The Lion otherwise known as the Titfield Thunderbolt!
My first posting on this subject is available via the link below:-
It concentrated on the ‘Whiston’ colliery loco now based at the Foxfield Railway in deepest rural Staffordshire and the long-term refurbishment project of the former Merseyrail Class 502 EMU in a warehouse in Burscough.
This posting is about an historic locomotive and a LOR motorcoach both of which are in the care of NML (National Museums Liverpool) and on display in the new Museum of Liverpool.
The first is the world famous Lion, pictured above. It probably became so well known because it was the star of the Ealing Comedy film The Titfield Thunderbolt. At one time it was also displayed on a plinth at Lime Street Station.
This is what NML says about the Lion – follow link below:-
The Overhead Railway motorcoach displayed at the height it ran at until the 1950’s when it sadly closed.
This OO scale model is a superb representation of the Overhead Railway taking in the Herculaneum area of Liverpool. I came across it at a model railway exhibition.
The second one in this posting is the Liverpool Overhead Railway motorcoach No.3 that is displayed on a replica piece of overhead track also in the Museum of Liverpool. See photos above.
This is what NML says about the LOR motorcoach – follow link below:-
A visit to the Foxfield Railway in Staffordshire recently, where I came across a preserved steam locomotive that used to work for the NCB on Merseyside, made me start to wonder where else you can see (or possibly not see) preserved examples of the now so called Liverpool City Region’s heritage and historic railway stock.
Let’s start this first of an occasional series of postings on this subject by looking at the National Coal Board 0-6-0 loco and the 502 3rd rail electrified unit that is presently being rebuilt in Burscough.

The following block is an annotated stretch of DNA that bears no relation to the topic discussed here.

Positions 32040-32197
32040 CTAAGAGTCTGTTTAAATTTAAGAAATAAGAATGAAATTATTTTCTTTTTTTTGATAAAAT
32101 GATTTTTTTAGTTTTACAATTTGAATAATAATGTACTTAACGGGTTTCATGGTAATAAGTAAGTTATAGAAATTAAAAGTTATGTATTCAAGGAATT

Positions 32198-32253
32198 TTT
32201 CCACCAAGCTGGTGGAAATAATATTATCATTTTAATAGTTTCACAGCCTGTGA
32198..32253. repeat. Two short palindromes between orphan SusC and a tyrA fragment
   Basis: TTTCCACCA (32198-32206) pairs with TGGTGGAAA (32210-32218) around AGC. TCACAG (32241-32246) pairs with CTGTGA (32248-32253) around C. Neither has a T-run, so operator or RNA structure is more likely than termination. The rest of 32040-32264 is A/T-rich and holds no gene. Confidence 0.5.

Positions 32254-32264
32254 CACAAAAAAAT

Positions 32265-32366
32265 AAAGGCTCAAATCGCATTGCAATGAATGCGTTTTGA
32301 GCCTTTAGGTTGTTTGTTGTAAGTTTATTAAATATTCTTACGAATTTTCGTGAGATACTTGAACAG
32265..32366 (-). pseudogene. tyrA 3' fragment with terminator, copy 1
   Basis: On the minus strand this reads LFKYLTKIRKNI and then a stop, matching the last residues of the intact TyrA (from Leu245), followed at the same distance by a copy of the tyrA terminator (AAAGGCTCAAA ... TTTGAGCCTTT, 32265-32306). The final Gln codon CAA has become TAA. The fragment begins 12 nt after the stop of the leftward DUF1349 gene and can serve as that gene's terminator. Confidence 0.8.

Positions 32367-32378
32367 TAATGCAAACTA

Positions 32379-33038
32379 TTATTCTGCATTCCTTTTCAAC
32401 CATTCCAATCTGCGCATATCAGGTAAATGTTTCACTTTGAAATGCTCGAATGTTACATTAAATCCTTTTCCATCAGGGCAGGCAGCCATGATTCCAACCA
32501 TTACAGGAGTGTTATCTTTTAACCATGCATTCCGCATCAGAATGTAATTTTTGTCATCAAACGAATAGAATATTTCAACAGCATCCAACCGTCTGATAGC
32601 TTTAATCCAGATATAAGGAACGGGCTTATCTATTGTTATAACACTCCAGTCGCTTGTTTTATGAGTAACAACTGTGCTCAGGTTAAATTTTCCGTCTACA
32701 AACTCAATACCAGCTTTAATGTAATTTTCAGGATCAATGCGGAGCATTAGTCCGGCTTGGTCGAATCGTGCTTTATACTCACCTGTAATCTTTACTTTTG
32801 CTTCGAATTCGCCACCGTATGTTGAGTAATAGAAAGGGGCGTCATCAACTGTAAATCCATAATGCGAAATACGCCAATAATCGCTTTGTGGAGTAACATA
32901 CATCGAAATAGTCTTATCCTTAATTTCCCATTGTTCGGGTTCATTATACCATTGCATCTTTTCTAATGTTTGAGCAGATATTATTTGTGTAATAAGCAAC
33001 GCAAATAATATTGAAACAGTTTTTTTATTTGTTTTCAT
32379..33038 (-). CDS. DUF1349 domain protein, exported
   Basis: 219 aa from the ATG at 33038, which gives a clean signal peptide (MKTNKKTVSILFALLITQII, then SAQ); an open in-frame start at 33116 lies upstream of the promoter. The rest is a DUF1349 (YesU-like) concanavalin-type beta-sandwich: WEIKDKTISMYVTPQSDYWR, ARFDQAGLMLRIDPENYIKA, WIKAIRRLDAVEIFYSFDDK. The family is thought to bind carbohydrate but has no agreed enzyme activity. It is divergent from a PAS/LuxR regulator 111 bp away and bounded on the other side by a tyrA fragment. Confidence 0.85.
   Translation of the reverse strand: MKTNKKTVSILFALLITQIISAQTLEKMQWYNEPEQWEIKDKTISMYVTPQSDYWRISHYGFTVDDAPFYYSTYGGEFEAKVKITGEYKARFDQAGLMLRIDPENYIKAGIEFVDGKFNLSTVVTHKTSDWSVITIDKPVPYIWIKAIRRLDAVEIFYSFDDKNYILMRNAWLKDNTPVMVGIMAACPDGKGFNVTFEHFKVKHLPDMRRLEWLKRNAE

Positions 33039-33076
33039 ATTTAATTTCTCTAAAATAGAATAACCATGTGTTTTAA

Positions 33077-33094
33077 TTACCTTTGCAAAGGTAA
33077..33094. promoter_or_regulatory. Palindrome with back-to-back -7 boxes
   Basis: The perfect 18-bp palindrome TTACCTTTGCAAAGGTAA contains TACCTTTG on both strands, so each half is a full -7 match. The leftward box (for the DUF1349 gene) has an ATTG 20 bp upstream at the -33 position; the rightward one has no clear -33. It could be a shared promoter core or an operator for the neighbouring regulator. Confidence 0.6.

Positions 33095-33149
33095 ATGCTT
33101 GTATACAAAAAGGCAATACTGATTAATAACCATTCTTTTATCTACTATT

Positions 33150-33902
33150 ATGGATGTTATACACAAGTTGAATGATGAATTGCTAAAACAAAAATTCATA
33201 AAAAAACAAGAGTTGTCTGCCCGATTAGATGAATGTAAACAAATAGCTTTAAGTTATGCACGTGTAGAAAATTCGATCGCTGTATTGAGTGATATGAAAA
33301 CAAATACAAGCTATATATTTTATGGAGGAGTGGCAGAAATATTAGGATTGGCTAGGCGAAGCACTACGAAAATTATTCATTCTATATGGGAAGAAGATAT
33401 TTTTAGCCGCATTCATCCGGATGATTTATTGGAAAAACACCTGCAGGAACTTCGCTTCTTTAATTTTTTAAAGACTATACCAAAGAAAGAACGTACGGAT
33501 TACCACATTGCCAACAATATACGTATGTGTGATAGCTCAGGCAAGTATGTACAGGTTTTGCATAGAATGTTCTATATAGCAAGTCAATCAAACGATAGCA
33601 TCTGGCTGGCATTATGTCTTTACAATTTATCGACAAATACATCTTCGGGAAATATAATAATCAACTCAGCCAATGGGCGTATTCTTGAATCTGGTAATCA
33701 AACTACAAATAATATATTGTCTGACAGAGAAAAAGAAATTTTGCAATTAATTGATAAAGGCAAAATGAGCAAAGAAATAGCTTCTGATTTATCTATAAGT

The colourful but powerful former National Coal Board (NCB) loco pictured below was seen on the Foxfield Light Railway in deepest rural Staffordshire. It has an interesting history and the name ‘Whiston’ gives away it’s Merseyside heritage. Read more about that here (when you have clicked the link below look for the name of the loco and click again):- www.foxfieldrailway.co.uk/steamlocomotives.php
Former Haydock, Cronton and Bold Collieries steam loco ‘Whiston’ working on the preserved Foxfiled Railway in Staffordshire.
Secondly, the excellent work of the 502 Group in a warehouse in Burscough continues although it will be a very long job to fully restore a two coach example of the electric units (known as 502’s) that used to run on the Merseyrail network until around 1980. Dating from the 1930’s this last surviving example is in a poor state indeed and I suspect it will take a few years yet before the works are completed by the volunteers. The 502 Group have open days at their Merseyside Transport Trust premises now and again so you will have to keep an eye out for the next one if you want to see how they are progressing. I took this photo during an 2015 open day:-
And this is what is should look like and indeed did look like in the 1980’s:-
More to come on this subject in due course.